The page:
DG: It became clear to me very quickly that the stories of these performers and characters needed a place in the project and were a big part of the decision to publish it as a book. After the shoot, I send each performer a shortlist of questions about the inspirations for their character, what their character’s message is, what they want their audience to come away with. I also ask a couple of questions specific to each performer’s history and their experience in the Drag world, and how they feel that has impacted their work. Lady Bunny, for example, writes eloquently about the sense of mentorship and camaraderie within the Drag world. Michael Lynch talks about paying homage to the amazing black actresses and singers he grew up watching. Darienne Lake discusses body image and how her character helped her feel a sense of pride and self-confidence that was difficult to feel in real life.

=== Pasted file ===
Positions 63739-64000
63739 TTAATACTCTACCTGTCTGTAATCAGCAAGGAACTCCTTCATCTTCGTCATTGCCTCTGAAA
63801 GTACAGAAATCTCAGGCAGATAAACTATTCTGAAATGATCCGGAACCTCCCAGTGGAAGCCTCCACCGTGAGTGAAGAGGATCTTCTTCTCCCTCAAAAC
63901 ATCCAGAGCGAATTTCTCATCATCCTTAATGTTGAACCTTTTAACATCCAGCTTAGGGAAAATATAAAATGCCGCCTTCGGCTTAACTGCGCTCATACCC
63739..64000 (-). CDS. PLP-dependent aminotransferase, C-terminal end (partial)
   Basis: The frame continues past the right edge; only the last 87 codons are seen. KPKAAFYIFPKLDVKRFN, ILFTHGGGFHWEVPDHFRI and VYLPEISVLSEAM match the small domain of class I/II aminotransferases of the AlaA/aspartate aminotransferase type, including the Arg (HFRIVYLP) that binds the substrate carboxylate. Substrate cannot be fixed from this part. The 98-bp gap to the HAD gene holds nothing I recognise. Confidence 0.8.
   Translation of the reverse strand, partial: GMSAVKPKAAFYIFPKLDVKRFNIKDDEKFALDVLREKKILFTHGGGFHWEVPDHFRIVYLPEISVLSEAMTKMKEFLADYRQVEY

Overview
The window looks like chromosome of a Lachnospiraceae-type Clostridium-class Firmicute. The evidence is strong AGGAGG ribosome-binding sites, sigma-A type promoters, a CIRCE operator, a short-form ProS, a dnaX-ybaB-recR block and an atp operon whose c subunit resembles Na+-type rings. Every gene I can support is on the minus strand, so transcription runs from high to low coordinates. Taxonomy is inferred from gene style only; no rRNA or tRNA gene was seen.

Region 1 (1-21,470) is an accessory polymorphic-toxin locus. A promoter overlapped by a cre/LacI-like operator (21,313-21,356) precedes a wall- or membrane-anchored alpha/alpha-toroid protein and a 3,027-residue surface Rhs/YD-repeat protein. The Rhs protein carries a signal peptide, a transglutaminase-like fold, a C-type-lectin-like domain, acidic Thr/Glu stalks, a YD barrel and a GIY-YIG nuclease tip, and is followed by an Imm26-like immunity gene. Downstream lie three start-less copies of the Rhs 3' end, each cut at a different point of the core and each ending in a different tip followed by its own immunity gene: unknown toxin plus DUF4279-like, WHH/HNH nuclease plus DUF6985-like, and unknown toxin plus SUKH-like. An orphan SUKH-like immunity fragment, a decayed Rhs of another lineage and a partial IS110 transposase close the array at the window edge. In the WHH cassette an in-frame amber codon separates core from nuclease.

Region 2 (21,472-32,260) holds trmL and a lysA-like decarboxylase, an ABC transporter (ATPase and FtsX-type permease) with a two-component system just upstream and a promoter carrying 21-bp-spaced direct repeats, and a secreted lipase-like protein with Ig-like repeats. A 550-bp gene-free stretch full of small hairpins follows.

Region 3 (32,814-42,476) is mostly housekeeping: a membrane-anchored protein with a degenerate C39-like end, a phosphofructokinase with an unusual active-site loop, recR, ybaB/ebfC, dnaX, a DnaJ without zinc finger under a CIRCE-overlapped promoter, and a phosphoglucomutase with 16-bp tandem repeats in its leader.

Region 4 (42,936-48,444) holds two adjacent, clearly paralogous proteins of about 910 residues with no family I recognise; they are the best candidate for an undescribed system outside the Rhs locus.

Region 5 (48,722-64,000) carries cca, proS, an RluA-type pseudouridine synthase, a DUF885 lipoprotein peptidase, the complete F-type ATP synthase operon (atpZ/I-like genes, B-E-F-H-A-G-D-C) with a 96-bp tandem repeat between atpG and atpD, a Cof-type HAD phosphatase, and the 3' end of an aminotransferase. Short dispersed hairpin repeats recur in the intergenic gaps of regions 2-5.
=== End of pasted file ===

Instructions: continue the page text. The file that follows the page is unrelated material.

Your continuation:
Do you view this series differently than your commercial lifestyle work? Do you approach it the same?
DG: In all circumstances, I enjoy interacting with my subjects, whether they are models, or the artists I’ve profiled in their studios, or the Drag queens of this project. Everyone has a story to tell! I feel very fortunate to have the opportunity to meet people from all sorts of backgrounds and outlooks. One theme in my life that applies to my work as well is that I’ve always enjoyed working with middle-aged and older people, even when I was quite young. I think that comes from my original teenage love of Hollywood. When I was growing up, many classic stars were still active — Bette Davis, Barbara Stanwyck, Katharine Hepburn. When I looked at them, I didn’t only see them at 70 or 80. In my mind, I saw them at 30, vibrant and glowing. I could see their youth inside, and I continue to see that in everyone I work with.